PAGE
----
It is listed by UNESCO as a World Heritage site, and for decades it has charged tourists for guided tours. Companies and corporate executives have been able to hold events there if they were sponsored by members of Parliament, but the new initiative formalizes the process, and applications are approved by the committee, not by individual lawmakers. The idea is to remove potential conflicts of interest.
Among the facilities up for rent is the Pugin Room, named after Augustus Pugin, a 19th-century architect best known for reviving the Gothic style in Britain. He designed most of the palace’s interiors, down to the doorknobs.
A chandelier dominates the room, with a portrait of Pugin on one wall. Champagne is on offer, as well as homemade scones and rich fruitcake, giving it “that slightly dissipated-at-the-edges air about it,” said Flynn, the Labour lawmaker.
Major events are celebrated there, but the room is also well-suited for romantic encounters, which are rife in Parliament, he said. One female politician, he said, was known to have converted to Roman Catholicism after meetings with her priest over copious amounts of red wine there.
The Churchill Dining Room features landscapes Winston Churchill painted.
Then there are the Strangers’ Dining Room and the Members’ Dining Room, named to separate visitors from legislators. Both have the air of a great room in a castle, decorated with wooden carvings of game, flowers and fruit against moss-green wallpaper.
Guests can be treated to House of Commons Champagne at $65 a bottle and a menu featuring slow-braised cinnamon lamb shank, pan-fried supreme of Gressingham duck and sticky ginger and Guinness spongecake.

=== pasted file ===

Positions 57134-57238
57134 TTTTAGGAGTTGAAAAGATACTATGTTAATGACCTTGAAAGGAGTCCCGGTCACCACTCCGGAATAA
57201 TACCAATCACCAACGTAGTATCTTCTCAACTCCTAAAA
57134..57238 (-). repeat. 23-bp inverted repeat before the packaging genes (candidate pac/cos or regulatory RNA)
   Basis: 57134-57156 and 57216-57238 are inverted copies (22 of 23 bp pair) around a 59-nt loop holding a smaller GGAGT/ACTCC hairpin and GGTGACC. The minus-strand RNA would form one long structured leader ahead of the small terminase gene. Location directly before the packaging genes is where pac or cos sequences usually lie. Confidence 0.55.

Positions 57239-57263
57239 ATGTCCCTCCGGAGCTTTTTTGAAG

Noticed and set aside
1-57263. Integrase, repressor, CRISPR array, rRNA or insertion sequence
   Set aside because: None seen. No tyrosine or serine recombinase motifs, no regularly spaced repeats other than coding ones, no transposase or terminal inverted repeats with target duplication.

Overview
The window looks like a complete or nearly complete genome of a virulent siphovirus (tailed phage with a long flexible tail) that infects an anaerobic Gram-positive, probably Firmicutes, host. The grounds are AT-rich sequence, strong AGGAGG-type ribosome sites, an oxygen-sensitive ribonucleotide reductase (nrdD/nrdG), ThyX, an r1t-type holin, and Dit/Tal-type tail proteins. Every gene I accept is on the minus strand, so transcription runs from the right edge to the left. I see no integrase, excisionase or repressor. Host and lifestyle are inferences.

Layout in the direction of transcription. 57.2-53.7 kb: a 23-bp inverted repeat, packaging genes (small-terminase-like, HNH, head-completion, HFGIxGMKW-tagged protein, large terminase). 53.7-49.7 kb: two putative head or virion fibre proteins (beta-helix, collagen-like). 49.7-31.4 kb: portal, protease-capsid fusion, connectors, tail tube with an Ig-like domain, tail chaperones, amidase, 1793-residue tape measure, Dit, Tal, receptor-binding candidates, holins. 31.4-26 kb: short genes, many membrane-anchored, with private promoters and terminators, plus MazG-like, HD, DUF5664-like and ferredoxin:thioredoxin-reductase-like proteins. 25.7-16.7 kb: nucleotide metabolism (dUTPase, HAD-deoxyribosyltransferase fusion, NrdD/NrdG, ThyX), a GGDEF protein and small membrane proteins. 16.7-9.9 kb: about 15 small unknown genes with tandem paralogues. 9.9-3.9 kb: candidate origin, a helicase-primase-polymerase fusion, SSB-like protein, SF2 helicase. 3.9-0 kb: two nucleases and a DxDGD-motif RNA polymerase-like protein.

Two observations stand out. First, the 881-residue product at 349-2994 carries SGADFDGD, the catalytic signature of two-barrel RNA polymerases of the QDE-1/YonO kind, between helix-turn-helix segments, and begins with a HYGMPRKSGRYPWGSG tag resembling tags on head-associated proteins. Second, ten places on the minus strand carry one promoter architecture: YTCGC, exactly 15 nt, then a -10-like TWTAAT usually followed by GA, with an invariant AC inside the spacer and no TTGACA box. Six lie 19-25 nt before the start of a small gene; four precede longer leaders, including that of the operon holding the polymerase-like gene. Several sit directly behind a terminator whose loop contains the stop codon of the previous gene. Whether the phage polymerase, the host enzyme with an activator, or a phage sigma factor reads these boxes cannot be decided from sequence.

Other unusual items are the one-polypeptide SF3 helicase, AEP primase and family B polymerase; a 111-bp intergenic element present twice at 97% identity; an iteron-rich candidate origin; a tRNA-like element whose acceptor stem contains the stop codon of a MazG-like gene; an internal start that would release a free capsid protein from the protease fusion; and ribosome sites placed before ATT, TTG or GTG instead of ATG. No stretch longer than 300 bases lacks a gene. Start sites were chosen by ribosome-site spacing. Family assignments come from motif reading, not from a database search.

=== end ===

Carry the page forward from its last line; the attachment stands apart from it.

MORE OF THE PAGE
“You can sit there and think, ‘Well, Winston Churchill used to sit in that corner, and Aneurin Bevan,’ ” who founded the National Health Service, in the other corner, Flynn said.
Not everyone welcomes the changes. Kevin Brennan, a Labour legislator, said that bankers and financial institutions should be excluded from renting the sites.
“We have managed to survive as a Parliament for several hundreds of years without having to hire ourselves out to the very commercial interests, in some cases, who have caused the austerity,” he said in a November debate.
“It would be ironic, wouldn’t it, if the bankers were sipping Champagne in the people’s Parliament to raise money because of the damage they caused?” he said, adding: “I believe that is a line we should not cross.”
Peter York, a social commentator, asked: “What next, the JPMorgan Palace of Westminster?”
The concept is “too much like lobbying,” he said in an interview. “If it doesn’t happen in Congress, the global capital of capitalism, it shouldn’t happen here.”
But John Thurso, a Liberal Democrat legislator and a former businessman who sits on the Administration Committee, said the initiative was a way to bring Parliament into the 21st century.
“Being businesslike, both in the way we individually conduct ourselves as members and in the way the House of Commons is run, is important,” he said. “My job today is to make sure that we work in a sober, honest and godly fashion, and I’m doing my best to ensure that.”